Midnight Sons Part 2: Night Shift (Marvel)
Where: Marvel Zombies 4 #2 When: July 2009
Why: Fred Van Lente How: Kev Walker
The Story So Far...
When zombie infected heroes from parallel Earth-2149 find their way through the Nexus of Realities hidden in the Florida Everglades, an unprepared group of C-list heroes assigned by the Fifty States Initiative find themselves under attack! Wundarr, the Conquistador, Siege, and Jennifer Kale, (known collectively as The Command), are easily devoured by the nightmarish zombies. Only Kale survives, but before his self-destruction, Siege was able to inform secretive alternate-universe unit, ARMOR.
Having played a pivotal role in containing the threat and defeating the zombie invaders; Dr. Michael Morbius emerges as a new leading operative with ARMOR. He recruits the traumatized Jennifer Kale, along with familiar occult allies, Son of Satan and Werewolf by Night, into a new taskforce assigned the job of seeking and containing infection spread by an escaped zombie head (Deadpool).
Unbeknownst to Morbius and his team, the Deadpool head was retrieved by a very different type of zombie (Simon Garth) - occult in nature - who carries the plague infected head into the hands of Black Talon. When Talon attempts to sell the head as a bioweapon to The Hood, he is advised by Dormammu to accept, leading the Kingpin of Super-villains to lead Night Shift to the island of Taino, where they will intercepted the Midnight Sons and the zombie plague.
Tale of the Tape...
Strength: Werewolf by Night 4 (Enhanced)
Intelligence: Morbius 5 (Professor)
Speed: Werewolf by Night 4 (Olympian)
Stamina: Son of Satan 5 (Marathon)
Agility: Dansen Macabre 4 (Gymnast)
Fighting: The Hood 3 (Street Wise)
Energy: Son of Satan 6 (UWMD)
- Night Shift are: The Hood overseeing; Dansen Macabre, Tatterdemalion, The Needle, Digger.
Originally founded by the Shroud, Night Shift was a collective of dark entities manipulated into aiding him in his pursuit of justice, with an interest in personal gain. Eventually, Shroud was overthrown as leader of the group by Dansen Macabre, who continued the group's operations in a more villainous direction.
Some time later Night Shift joined The Hood's unionized collective of super-villains. They were later hand-selected for their unique talents in the field of dark magic to accompany The Hood on an acquisition of the zombie plague that ravaged Earth-2149, from Black Talon.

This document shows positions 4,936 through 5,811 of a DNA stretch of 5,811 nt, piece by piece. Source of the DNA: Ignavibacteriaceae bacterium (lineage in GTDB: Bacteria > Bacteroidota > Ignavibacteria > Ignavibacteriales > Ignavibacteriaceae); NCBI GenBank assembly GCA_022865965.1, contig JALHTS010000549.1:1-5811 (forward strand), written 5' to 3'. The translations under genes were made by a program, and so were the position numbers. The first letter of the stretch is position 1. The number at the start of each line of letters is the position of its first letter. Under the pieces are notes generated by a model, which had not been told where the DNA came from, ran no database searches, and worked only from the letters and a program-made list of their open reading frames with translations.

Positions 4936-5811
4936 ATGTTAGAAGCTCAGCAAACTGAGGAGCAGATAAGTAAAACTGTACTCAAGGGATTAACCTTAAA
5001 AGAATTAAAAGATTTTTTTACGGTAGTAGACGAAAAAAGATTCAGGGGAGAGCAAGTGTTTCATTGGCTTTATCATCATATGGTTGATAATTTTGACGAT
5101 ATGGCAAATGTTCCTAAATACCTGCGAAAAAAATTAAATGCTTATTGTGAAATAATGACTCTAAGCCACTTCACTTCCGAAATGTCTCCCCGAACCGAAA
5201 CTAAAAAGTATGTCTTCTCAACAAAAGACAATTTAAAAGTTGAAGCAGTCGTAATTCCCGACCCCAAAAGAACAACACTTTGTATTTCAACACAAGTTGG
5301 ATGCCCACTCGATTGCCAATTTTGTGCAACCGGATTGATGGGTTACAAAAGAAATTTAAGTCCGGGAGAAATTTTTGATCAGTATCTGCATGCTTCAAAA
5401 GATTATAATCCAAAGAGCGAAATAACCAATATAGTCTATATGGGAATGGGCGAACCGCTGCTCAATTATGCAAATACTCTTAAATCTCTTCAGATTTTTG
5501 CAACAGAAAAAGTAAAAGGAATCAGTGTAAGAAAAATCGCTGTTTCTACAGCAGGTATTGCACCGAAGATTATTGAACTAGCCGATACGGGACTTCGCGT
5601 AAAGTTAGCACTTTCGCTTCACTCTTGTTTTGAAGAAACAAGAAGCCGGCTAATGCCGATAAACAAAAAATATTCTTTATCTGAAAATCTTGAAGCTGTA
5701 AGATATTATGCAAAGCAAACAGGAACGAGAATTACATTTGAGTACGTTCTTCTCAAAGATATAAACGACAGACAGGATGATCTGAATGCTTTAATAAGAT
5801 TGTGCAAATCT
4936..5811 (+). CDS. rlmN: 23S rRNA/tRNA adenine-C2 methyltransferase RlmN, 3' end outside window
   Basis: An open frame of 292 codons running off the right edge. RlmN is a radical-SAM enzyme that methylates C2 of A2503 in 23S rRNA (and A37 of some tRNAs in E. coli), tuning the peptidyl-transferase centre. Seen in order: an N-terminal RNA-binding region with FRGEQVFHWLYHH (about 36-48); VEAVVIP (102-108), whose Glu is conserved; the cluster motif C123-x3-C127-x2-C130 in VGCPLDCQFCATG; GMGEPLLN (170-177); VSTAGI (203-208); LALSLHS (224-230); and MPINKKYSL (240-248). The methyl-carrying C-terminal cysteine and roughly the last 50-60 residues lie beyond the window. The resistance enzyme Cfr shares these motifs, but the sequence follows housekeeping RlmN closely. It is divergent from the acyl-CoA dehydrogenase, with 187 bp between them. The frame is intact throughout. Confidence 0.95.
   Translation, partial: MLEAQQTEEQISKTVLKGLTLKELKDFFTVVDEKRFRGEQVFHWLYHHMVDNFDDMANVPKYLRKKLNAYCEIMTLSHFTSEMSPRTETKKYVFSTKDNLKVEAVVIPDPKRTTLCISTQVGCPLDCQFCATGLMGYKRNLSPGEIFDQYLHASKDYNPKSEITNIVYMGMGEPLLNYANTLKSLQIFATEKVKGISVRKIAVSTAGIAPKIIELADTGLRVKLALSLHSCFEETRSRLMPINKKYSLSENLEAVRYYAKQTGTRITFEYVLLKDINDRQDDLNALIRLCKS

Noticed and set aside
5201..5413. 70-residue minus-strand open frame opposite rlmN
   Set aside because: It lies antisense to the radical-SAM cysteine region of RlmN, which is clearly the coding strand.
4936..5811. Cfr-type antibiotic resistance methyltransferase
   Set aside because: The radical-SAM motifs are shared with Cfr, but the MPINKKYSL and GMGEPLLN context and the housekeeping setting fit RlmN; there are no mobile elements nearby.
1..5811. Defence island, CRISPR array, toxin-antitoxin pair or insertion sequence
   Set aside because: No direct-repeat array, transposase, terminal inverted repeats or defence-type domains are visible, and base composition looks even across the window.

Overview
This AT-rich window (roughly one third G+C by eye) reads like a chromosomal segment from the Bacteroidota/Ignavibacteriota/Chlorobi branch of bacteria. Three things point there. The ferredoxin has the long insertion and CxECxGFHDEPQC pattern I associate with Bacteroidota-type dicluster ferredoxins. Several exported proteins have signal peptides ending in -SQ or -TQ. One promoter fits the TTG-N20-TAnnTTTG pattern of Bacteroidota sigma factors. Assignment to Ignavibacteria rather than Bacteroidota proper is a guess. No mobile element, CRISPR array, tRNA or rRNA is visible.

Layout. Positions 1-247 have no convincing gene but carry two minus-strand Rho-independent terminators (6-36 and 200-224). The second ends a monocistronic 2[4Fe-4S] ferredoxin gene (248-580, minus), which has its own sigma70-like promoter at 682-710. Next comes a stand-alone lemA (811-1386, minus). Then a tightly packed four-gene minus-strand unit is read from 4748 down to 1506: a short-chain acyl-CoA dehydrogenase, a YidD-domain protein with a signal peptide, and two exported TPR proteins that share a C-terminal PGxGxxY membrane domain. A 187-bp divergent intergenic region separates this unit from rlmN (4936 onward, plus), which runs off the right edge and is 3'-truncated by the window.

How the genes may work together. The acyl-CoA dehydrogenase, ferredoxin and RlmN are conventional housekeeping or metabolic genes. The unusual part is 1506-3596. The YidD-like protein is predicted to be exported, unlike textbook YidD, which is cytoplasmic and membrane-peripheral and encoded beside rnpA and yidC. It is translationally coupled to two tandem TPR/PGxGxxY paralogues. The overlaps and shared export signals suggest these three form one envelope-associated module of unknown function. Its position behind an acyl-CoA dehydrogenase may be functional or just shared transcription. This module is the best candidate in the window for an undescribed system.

- The Midnight Sons are: Morbius, Son of Satan, Jennifer Kale, and Werewolf.
It was the return of the Mother of Demons, Lilith, that first prompted the creation of a destined occult group to combat those darker than themselves. Daniel Ketch and Johnny Blaze, once known as the spirits of vengeance, were joined in their mission against evil by a host of likeminded oddities, including; Blade, Morbius, Frank Drake, Hannibal King, members of the Darkhold Redeemers, and later, allies such as Vengeance, Dr. Strange, and Werewolf by Night. The group succeeded in repelling many threats to the light before their tenuous allegiance faded, including Lilith and the exceptional demon, Zarathos.
After becoming involved with the incursion of zombies from a parallel Earth when he was kidnapped by his zombie counterpart; Morbius was installed as a scientific operative with top-secret SHIELD subsidiary, ARMOR: Altered-Reality Monitoring and Operational Response. Under ARMOR, he hand-picked Jennifer Kale, Son of Satan, and Werewolf by Night, to form a new taskforce called Midnight Sons.
Math: Draw (Avg) Midnight Sons (Ttl) Ranking: Morbius (#65)
What Went Down...
Receiving instruction from the powerful demon lord, Dormammu; Parker Robbins, better known as The Hood, rallies Night Shift to launch a surprise attack on the heroes intent upon securing and destroying the zombie head of Deadpool.
Occult protection spells surrounding the area of Black Talon's cocain plantation inform the quartet from ARMOR of their impending predicament. Despite Jennifer Kale's aptitude for recognising magics, Morbius is still caught unawares by a shovel to the face wielded by the ghoulish serial killer, Digger, of Night Shift.